|[Note Guidelines] Photographer's Note|
|Me and my friends decided to visit one of the many water falls here in Coorg. |
We were walking towards the falls when I found this guy resting on the ground. He was constantly flapping his wings and I found it pretty difficult to click the fully exposed wings.. That's when he decided not to disappoint me and held his wings open for a few seconds..!!!
I had no plans of losing this opportunity at all...
Thank you Mr. Bluebottle.... ;-)
Info on the Specimen:
Graphium sarpedon, the common bluebottle or blue triangle (Australia).
This swift-flying butterfly is common in the nature reserves. In flight, one normally catches a glimpse of its blue wings. There is some red spotting on the underside of the hindwing.
The males of this species can often be found feeding on roadside seepages or urine-tainted sand. Occasionally, up to eight butterflies can be found congregated on one spot.
The caterpillar feeds on a species of wild Cinnamon.
Upperside opaque black. Fore and hind wings crossed from above the tornal area on tho hind to near the apex of the fore wing by a semi-hyaline broad pale blue medial band which is broadest in the middle, more or less greenish and macular anteriorly; the portion of the band that crosses interspaces 6, 7 and 8 on the hind wing white; beyond the band on the hind wing there is a sub-terminal line of blue slender lunules. Underside similar, ground-colour dark brown. Hind wing: a short comparatively broad sub-basal band from costa to sub-costal vein, and the postdiscal area between the medial blue band and the sub-terminal lunules velvety black traversed by the pale veins and transversely, except in interspaces 6 and 7, by narrow crimson lines; lastly, a crimson spot near the tornal angle with an admarginal yellowish-white spot below it. Antenna, head, thorax and abdomen brown, the head and thorax suffused with greenish grey; beneath: the palpi, thorax and abdomen touched with dingy white, the abdomen with two whitish lateral lines.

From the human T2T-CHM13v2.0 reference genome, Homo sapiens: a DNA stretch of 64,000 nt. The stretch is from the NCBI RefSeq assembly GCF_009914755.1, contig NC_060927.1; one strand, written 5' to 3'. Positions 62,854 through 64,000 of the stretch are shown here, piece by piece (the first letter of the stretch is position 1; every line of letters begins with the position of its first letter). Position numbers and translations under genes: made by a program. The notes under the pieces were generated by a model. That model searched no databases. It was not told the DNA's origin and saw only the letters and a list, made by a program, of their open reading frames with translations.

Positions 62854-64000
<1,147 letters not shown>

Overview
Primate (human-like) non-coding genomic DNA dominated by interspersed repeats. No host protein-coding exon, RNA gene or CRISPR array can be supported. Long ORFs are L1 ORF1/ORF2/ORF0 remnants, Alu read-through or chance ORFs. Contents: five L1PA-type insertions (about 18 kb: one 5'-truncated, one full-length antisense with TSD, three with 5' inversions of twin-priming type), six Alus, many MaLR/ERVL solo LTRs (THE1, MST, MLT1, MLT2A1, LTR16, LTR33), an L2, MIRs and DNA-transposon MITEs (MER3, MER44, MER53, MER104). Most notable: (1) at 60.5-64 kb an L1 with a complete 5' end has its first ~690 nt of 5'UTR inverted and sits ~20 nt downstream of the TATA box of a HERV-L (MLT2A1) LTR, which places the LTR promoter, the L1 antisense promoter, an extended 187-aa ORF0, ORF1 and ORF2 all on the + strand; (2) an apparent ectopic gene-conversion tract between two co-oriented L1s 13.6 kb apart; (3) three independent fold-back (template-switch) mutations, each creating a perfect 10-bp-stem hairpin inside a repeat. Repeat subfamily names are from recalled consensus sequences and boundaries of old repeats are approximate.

Male has abdominal fold within grey, furnished with a tuft of long, somewhat stiff white hairs
Variously reported with wingspans between 55 and 75 mm, the common bluebottle has black upper wings and brown lower wings. Both fore and hind wings are marked by a central spot in the form of a blue or blue-green triangle, with apex pointing toward the body.
The common bluebottle is known for quick flight and rapid reactions. It is difficult to catch.
Graphium sarpedon is primarily an inhabitant of moist, low-level rain forests (below 1600 m/5000 feet). In these elevations it is usually seen flying just above the tree canopy.
Found in South and Southeast Asia, as well as parts of Australia. There are approximately 15 subspecies with differing geographical distributions.
The adult common bluebottle feeds on nectar from a variety of flowering herbs. The larvae feed primarily on the leaves of trees in the families Lauraceae, Myrtaceae, Sapotaceae, and Rutaceae. In particular, G.s. sarpedon and G.s. teredon often feed on leaves of the cinnamon bark tree, Cinnamomum zeylanica, or of the Indian laurel, Litsea sebifera.
Species: G. sarpedon
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